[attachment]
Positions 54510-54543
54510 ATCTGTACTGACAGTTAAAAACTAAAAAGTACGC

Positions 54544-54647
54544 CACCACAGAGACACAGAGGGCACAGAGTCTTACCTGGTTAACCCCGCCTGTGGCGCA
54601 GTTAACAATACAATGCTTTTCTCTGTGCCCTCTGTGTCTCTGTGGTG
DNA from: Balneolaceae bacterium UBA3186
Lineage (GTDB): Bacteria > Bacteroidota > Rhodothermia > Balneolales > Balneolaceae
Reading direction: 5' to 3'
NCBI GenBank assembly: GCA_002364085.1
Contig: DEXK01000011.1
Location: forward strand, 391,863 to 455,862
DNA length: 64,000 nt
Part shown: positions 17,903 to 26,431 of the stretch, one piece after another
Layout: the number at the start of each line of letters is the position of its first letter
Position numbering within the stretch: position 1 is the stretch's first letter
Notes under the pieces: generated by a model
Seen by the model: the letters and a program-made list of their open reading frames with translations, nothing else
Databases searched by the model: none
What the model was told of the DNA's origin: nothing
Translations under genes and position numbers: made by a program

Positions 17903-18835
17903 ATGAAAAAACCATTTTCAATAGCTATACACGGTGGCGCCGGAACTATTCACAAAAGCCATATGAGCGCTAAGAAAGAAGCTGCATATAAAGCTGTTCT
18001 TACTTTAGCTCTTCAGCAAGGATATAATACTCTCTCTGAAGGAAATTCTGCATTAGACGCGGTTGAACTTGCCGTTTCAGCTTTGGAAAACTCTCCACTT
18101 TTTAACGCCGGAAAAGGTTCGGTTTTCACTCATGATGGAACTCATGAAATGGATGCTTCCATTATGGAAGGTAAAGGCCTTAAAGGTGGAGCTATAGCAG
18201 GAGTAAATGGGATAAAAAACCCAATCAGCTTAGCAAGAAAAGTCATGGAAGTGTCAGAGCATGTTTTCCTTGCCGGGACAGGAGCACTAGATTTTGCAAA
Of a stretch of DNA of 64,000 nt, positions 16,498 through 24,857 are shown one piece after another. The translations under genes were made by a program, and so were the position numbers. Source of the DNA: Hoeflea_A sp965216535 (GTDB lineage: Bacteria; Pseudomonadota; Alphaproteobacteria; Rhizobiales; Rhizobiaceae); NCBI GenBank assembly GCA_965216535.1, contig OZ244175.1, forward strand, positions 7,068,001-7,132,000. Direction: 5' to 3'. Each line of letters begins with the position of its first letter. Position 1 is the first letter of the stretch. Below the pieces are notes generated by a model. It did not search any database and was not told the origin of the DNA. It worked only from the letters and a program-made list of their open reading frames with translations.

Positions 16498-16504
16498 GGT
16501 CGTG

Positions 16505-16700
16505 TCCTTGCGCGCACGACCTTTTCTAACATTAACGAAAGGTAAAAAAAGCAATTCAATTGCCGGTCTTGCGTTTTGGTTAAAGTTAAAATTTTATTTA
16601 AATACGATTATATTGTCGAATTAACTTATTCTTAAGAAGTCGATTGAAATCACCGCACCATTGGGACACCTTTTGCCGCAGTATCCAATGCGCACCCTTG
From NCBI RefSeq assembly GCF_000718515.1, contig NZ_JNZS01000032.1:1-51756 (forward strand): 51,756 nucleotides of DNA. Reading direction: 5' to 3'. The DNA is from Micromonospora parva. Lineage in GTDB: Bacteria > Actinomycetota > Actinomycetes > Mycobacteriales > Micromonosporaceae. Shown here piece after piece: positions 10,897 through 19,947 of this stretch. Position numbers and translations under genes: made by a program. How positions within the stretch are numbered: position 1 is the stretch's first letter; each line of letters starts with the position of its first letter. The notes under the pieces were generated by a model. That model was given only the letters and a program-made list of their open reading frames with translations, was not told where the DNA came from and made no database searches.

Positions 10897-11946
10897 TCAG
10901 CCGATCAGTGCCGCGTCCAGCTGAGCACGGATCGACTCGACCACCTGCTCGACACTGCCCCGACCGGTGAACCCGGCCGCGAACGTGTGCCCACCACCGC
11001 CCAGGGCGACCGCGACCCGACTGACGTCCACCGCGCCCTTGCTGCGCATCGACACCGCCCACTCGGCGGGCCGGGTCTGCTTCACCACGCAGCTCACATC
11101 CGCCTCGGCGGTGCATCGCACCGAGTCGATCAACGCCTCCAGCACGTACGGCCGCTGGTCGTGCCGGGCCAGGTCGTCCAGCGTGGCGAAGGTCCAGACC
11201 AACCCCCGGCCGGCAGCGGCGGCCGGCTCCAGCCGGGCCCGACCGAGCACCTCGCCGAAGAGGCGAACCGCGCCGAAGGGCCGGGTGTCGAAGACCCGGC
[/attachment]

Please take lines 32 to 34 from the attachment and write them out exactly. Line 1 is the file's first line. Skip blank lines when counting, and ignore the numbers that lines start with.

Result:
16601 AATACGATTATATTGTCGAATTAACTTATTCTTAAGAAGTCGATTGAAATCACCGCACCATTGGGACACCTTTTGCCGCAGTATCCAATGCGCACCCTTG
From NCBI RefSeq assembly GCF_000718515.1, contig NZ_JNZS01000032.1:1-51756 (forward strand): 51,756 nucleotides of DNA. Reading direction: 5' to 3'. The DNA is from Micromonospora parva. Lineage in GTDB: Bacteria > Actinomycetota > Actinomycetes > Mycobacteriales > Micromonosporaceae. Shown here piece after piece: positions 10,897 through 19,947 of this stretch. Position numbers and translations under genes: made by a program. How positions within the stretch are numbered: position 1 is the stretch's first letter; each line of letters starts with the position of its first letter. The notes under the pieces were generated by a model. That model was given only the letters and a program-made list of their open reading frames with translations, was not told where the DNA came from and made no database searches.

Positions 10897-11946